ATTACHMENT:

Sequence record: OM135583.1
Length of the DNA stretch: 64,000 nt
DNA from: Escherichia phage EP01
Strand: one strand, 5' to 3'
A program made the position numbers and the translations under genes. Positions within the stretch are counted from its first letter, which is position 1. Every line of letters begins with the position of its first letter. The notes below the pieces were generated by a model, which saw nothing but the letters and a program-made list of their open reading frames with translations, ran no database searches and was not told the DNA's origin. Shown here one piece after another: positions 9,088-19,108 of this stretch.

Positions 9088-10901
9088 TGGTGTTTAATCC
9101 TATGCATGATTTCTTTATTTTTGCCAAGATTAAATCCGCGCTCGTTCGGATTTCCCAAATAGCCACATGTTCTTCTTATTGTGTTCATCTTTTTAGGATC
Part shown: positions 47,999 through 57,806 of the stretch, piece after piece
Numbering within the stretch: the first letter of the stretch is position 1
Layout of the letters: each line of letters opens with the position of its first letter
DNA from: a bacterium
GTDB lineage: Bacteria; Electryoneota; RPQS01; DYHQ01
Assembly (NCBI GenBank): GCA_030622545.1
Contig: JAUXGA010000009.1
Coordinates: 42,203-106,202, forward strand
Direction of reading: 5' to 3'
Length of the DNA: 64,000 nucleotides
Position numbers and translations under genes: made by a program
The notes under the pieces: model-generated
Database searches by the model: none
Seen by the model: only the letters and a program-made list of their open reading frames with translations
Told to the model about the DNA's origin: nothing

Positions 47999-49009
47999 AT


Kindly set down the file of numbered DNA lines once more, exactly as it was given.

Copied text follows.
Sequence record: OM135583.1
Length of the DNA stretch: 64,000 nt
DNA from: Escherichia phage EP01
Strand: one strand, 5' to 3'
A program made the position numbers and the translations under genes. Positions within the stretch are counted from its first letter, which is position 1. Every line of letters begins with the position of its first letter. The notes below the pieces were generated by a model, which saw nothing but the letters and a program-made list of their open reading frames with translations, ran no database searches and was not told the DNA's origin. Shown here one piece after another: positions 9,088-19,108 of this stretch.

Positions 9088-10901
9088 TGGTGTTTAATCC
9101 TATGCATGATTTCTTTATTTTTGCCAAGATTAAATCCGCGCTCGTTCGGATTTCCCAAATAGCCACATGTTCTTCTTATTGTGTTCATCTTTTTAGGATC
Part shown: positions 47,999 through 57,806 of the stretch, piece after piece
Numbering within the stretch: the first letter of the stretch is position 1
Layout of the letters: each line of letters opens with the position of its first letter
DNA from: a bacterium
GTDB lineage: Bacteria; Electryoneota; RPQS01; DYHQ01
Assembly (NCBI GenBank): GCA_030622545.1
Contig: JAUXGA010000009.1
Coordinates: 42,203-106,202, forward strand
Direction of reading: 5' to 3'
Length of the DNA: 64,000 nucleotides
Position numbers and translations under genes: made by a program
The notes under the pieces: model-generated
Database searches by the model: none
Seen by the model: only the letters and a program-made list of their open reading frames with translations
Told to the model about the DNA's origin: nothing

Positions 47999-49009
47999 AT